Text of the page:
One of the biggest consumers of energy (up to 25% in the UK) is heating and cooling buildings. Instead, what if we could cover walls in surfaces that use only energy from the sun to directly heat and cool the building? This requires clever design of the surface as it needs to switch between heating and cooling depending on what is needed at any given time. But we cannot use classical nanomanufacturing techniques for this since they are usually limited to creating only centimetres at a time.

The overarching goal of this research is to approach nanostructuring from a large-scale fabrication perspective. A key fabrication technique here is roll-to-roll printing, where a continuous roll of our surface (typically a type of plastic) is fed through the roll-to-roll machine. Along the way, we can deposit liquid materials, press nanoscale patterns onto it, apply light and heat, and more. At the end, we collect a nanostructured surface that is metres long.

Two remarkable materials are being tested for building these smart surfaces: carbon nanotubes and a temperature-sensitive hydrogel. Both can be deposited using a roll-to-roll machine.

Carbon nanotubes can absorb over 98% of all light, including light far into the infrared (which is responsible for most heat transfer). This means it is a great material for absorbing light from the sun and transferring it into the building. A hydrogel is a jelly-like material made of tightly bound chains of molecules. The hydrogel we are using changes volume dramatically depending on its temperature, and this volume change can be used to move small objects just by changing the temperature of their environment.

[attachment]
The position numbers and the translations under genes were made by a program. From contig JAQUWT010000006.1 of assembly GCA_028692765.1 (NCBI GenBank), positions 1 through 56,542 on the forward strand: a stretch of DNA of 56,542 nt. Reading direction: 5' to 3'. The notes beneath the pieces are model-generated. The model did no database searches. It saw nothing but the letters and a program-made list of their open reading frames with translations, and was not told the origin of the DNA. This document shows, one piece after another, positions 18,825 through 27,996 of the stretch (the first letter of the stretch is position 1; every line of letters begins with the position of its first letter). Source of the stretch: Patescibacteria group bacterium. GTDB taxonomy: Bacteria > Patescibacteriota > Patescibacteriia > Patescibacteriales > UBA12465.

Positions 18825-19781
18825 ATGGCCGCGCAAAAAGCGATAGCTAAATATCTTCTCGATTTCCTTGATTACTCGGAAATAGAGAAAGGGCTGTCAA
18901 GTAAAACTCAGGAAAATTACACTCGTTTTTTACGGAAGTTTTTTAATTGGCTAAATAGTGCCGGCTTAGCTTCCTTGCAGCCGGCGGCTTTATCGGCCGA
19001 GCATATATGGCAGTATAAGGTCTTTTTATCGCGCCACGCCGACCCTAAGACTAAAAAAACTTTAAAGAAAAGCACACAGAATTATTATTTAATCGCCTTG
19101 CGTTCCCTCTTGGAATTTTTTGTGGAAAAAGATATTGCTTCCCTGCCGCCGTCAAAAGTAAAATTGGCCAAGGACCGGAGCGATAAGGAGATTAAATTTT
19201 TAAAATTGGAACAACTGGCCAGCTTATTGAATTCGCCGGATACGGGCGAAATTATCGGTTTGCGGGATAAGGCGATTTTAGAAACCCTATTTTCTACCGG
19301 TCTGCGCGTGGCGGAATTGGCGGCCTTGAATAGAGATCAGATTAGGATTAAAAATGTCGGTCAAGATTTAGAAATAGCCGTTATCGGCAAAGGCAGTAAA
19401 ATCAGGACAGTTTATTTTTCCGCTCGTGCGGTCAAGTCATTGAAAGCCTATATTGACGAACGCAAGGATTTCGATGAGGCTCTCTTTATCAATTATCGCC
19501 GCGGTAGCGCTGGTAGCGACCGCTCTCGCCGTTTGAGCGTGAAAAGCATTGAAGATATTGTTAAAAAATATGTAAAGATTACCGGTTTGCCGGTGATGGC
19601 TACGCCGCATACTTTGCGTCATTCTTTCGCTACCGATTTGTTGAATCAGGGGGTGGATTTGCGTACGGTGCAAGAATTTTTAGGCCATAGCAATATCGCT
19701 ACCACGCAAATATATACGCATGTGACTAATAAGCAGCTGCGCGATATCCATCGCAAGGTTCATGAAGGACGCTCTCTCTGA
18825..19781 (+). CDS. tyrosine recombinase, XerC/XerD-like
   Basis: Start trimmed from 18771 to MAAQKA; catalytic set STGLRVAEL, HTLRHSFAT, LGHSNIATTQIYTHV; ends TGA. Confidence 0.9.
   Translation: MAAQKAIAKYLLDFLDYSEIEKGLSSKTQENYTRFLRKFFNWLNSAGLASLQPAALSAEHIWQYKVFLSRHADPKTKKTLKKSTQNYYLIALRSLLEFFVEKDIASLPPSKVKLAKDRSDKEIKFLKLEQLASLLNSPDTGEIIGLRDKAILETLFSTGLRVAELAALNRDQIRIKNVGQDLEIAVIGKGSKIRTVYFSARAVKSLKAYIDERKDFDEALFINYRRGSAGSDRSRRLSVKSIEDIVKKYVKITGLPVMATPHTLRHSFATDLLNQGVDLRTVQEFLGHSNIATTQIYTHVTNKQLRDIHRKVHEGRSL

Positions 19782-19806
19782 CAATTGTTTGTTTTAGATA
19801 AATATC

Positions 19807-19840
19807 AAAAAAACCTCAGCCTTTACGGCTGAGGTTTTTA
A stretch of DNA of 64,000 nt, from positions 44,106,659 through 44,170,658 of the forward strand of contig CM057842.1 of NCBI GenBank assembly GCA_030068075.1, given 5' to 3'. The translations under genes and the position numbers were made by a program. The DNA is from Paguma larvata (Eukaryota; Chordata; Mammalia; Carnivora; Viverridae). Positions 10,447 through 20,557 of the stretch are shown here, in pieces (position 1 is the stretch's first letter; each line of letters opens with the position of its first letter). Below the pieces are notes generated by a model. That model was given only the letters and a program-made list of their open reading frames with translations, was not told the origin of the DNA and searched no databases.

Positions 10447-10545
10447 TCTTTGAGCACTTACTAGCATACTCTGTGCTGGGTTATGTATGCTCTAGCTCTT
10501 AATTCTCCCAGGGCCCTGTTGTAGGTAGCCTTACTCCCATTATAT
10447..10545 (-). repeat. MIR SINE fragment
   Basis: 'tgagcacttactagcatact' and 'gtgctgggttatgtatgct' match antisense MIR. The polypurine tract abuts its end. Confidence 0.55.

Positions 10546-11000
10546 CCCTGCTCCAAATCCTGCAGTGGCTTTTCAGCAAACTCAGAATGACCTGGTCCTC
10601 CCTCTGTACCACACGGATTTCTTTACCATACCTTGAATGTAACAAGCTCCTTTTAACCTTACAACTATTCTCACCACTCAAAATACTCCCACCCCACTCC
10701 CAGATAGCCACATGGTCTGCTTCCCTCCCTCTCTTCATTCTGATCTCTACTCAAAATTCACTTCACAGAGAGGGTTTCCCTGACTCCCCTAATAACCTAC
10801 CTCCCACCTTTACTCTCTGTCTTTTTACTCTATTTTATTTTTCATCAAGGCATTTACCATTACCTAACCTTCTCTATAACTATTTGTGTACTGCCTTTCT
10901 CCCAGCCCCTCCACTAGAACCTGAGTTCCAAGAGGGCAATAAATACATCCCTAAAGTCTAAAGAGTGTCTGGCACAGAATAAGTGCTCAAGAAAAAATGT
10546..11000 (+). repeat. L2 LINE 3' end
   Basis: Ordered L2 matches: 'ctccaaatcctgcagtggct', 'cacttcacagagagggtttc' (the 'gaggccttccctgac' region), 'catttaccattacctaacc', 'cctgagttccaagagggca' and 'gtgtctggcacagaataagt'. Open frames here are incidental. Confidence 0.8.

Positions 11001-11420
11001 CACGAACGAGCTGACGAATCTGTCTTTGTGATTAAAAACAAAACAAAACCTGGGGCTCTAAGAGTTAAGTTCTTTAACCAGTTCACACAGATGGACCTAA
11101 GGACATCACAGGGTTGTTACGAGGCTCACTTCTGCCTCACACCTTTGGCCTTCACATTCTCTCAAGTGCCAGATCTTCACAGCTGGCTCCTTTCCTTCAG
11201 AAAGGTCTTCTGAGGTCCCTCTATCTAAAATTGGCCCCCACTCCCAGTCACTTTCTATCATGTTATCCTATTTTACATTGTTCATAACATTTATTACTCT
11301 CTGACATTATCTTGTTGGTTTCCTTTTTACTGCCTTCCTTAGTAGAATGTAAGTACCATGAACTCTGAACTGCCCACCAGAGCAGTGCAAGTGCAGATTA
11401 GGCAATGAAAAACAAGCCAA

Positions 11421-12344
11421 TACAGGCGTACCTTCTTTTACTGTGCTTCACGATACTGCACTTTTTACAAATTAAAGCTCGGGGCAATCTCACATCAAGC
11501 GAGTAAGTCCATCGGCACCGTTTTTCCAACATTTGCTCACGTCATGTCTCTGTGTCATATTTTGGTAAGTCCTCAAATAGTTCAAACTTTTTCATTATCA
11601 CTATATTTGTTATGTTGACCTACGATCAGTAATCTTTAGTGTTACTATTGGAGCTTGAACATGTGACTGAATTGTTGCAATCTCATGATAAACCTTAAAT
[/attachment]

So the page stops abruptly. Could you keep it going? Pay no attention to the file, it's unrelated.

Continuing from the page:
We use the carbon nanotubes to build tiny structures on our surface. We use the volume change of the hydrogel to flip these structures forward and backward to act like blinds on a window. When the blinds are closed, the carbon nanotubes cover the whole surface and they can absorb all the heat hitting the surface. When the blinds are open, the carbon nanotubes cover much less of the surface and so they can absorb less heat.

Aoife Gregg

NanoDTC Student, c2018